Sitting A-level or equivalent exams can be a stressful time for many students, and not everybody achieves the grades they would have hoped for. If you’re in this situation you may be wondering what to do next, whether you should retake any exams, and how to go about it. In this blog we’ll tell you everything you need to know about retakes, including how sitting your exams again will affect your university application.

Where can I retake my exams?

Not all schools offer the option of retaking exams, so make sure to check with your school or college. If this option is not available to you, you should make enquiries in other local colleges or consider enrolling in an independent college with more focused teaching such as the Oxford Tutorial College. A-levels are now sat only once per year in the summer, so be sure to enroll in time for this deadline.

If you think you can study the course on your own and don’t want external teaching, you can also apply as an external candidate. This gives you more independence but can be more expensive, so research the costs in advance if you’re interested in this option. Self-taught students will of course have less support than students choosing to study the course with a teacher or tutor, so you must be confident that you can identify what went wrong the first time round and be disciplined enough to stick to a programme of study. 

How many times can I retake?

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Under the current system, you can only retake each exam once. In 2012 Britain’s biggest exam board, the Assessment and Qualifications Alliance, found that the number of A grades achieved had risen significantly after retakes. One student was even permitted to sit the same module 29 times. Due in part to this issue, the government decided to move away from the module system so that A-levels were not broken up into sections that could be resat multiple times. Hence, students are no longer allowed to resit an exam more than once. This linear system also means that in most cases you will be required to retake the entire A-level, even if you only wish to resit one exam. It is definitely more challenging to retake A-levels in the current system, so  think carefully about whether it is the best option for you.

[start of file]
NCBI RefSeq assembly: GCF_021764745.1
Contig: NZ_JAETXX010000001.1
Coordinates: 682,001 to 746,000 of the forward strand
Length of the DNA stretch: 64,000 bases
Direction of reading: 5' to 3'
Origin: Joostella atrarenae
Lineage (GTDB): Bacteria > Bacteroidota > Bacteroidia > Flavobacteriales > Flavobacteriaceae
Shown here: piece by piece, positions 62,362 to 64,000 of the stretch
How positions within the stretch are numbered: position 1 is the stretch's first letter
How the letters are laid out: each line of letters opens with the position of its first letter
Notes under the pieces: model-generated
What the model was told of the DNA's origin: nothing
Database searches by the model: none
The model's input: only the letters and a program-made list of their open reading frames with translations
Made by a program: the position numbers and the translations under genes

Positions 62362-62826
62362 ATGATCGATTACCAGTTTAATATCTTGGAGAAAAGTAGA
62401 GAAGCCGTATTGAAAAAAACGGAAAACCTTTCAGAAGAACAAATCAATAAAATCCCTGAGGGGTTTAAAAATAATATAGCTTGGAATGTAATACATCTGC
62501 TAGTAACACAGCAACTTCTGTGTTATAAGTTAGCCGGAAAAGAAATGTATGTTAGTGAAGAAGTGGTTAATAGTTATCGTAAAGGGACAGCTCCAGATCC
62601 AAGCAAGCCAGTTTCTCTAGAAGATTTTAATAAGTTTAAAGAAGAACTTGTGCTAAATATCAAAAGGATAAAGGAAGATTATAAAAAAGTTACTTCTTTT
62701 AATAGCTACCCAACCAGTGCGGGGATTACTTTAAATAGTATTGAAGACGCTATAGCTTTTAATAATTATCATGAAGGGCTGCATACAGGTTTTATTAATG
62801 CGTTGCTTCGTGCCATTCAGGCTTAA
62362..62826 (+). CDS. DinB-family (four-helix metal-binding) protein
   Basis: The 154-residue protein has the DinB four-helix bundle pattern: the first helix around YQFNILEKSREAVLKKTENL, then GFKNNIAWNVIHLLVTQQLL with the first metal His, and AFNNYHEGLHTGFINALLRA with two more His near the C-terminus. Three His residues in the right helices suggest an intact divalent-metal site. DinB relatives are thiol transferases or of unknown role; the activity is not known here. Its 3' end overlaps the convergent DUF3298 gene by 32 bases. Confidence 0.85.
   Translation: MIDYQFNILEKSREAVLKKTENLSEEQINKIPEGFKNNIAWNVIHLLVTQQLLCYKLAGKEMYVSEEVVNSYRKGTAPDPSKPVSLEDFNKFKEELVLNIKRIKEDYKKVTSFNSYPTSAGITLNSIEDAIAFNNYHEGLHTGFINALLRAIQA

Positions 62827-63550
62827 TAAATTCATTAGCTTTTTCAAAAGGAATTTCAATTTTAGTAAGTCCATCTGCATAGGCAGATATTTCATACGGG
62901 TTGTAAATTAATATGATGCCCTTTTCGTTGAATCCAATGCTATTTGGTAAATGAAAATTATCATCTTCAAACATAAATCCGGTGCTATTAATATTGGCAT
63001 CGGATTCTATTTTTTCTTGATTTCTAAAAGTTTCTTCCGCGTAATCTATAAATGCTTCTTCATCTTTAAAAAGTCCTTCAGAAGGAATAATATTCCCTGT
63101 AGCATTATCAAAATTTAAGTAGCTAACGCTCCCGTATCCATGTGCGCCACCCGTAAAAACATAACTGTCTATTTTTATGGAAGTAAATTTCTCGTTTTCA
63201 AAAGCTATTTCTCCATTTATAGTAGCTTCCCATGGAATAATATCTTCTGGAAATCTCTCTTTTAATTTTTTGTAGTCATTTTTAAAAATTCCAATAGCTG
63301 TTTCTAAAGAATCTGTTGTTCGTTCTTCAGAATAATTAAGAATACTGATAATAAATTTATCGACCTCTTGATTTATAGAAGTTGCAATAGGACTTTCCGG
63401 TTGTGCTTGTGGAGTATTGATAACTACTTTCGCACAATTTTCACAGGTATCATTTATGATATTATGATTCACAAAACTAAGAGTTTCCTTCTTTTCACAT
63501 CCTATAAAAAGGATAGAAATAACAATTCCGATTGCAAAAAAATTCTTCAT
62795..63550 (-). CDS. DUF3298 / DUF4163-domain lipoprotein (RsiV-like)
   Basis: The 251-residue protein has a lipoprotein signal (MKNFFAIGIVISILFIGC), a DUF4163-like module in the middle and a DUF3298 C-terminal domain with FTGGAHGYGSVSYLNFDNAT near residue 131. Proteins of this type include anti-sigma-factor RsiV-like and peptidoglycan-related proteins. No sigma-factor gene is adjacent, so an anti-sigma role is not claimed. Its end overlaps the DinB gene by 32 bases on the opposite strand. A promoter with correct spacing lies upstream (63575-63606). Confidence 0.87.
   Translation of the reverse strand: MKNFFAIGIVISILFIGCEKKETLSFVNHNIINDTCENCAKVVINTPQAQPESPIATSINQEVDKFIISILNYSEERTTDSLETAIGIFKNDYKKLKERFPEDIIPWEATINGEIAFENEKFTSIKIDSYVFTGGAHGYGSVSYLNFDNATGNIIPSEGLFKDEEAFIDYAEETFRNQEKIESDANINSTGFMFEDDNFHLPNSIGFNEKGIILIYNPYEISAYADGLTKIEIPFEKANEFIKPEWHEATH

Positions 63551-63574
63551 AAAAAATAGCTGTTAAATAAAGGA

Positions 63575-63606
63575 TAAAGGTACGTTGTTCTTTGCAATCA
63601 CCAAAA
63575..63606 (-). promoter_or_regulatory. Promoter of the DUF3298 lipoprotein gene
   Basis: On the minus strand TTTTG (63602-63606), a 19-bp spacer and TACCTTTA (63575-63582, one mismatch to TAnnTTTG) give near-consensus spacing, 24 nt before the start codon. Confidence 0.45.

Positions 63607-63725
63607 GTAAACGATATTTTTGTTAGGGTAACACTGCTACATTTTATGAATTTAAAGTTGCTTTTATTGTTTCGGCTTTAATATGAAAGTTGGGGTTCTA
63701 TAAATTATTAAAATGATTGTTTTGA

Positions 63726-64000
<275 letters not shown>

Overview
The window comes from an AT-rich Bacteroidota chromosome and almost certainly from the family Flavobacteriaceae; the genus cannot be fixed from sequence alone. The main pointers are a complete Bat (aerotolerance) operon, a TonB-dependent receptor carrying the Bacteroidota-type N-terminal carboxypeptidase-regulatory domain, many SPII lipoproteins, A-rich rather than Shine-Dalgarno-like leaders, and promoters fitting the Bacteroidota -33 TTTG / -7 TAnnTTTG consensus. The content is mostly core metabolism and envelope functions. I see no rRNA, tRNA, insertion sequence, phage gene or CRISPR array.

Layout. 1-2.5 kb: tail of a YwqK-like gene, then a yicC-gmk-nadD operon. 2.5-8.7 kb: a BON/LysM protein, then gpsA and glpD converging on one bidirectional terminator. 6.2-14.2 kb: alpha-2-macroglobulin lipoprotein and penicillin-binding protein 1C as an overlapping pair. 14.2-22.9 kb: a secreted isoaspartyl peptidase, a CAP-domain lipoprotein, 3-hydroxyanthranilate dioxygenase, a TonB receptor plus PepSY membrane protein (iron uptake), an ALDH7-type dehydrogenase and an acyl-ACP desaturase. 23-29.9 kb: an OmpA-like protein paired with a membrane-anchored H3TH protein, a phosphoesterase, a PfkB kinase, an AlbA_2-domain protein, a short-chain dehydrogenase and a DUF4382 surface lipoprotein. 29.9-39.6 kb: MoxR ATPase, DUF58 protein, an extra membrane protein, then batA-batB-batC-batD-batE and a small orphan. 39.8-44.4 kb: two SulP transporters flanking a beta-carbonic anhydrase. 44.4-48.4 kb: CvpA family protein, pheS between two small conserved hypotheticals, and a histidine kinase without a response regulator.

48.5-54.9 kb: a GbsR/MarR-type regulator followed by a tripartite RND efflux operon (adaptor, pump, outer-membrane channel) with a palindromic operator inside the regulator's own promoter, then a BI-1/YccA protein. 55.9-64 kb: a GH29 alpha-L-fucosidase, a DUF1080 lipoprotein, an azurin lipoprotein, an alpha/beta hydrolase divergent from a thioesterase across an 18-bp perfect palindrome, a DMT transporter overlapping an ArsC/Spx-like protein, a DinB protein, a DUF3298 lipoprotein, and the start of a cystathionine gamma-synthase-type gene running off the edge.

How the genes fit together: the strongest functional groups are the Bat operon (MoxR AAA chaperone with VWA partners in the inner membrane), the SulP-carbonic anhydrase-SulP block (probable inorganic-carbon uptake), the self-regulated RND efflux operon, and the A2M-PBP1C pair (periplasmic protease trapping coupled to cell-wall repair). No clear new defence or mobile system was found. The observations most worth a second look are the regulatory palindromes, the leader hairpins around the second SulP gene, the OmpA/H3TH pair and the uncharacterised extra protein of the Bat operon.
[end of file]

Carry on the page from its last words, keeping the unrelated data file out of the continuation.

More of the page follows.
Students taking the International Baccalaureate: 

As with A-levels, you can retake any and all of your IB subjects if you wish. Exams are taken in November and May, and each exam can be taken a maximum of 3 times. This means that for a candidate who originally sat an exam in May, they can resit the exam the same November and the following May. Be sure to speak to your IB programme coordinator before you make a decision about resits, as they can advise you on your specific situation.

Can I still get into a top university?

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Almost all universities (including Oxford and Cambridge) officially accept exam resits, meaning that you won’t be barred from applying. However, resits will be taken into account and may affect your chances of receiving an offer. Universities may require you to explain the reason for your resit and give extenuating circumstances for why you didn’t achieve the required grades the first time round. For example, Oxford Undergraduate Admissions ask candidates to make a clear note in their UCAS personal statement or school reference of why the resit was necessary so that the reason can be evaluated. Examples of legitimate extenuating circumstances may include:

  • significant disruption caused by change of school

  • severe discontinuity of teachers

  • bereavement

  • serious illness

Likewise, Cambridge states,

there would be concern about an applicant’s potential to be successful at Cambridge if their application had indicated a need to resit numerous exams.

Remember that the best universities want the most promising students, so it is in their interest to be understanding if a strong candidate’s grades have been affected by circumstances outside of their control. However, if there are no such extenuating circumstances, retakes may well be taken into account when assessing an applicant. 

Don’t Forget!

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Before you rush into a retake, remember that having your paper remarked is also a good option for many students who do not attain their desired grade. You should consider getting your paper remarked particularly if:

  • you are very close to a grade boundary; for example, if just a few points would take you from a B to an A. In such cases many students choose to ask for a remark, and many are successful in achieving their desired grade. 

  •  if you feel that the examiner has made a mistake. There have been many cases of examiners making significant errors, resulting in huge grade jumps following a remark. If you’re genuinely confused about why you’ve been given a certain grade, it’s vital to speak to your teacher about whether you should request a remark.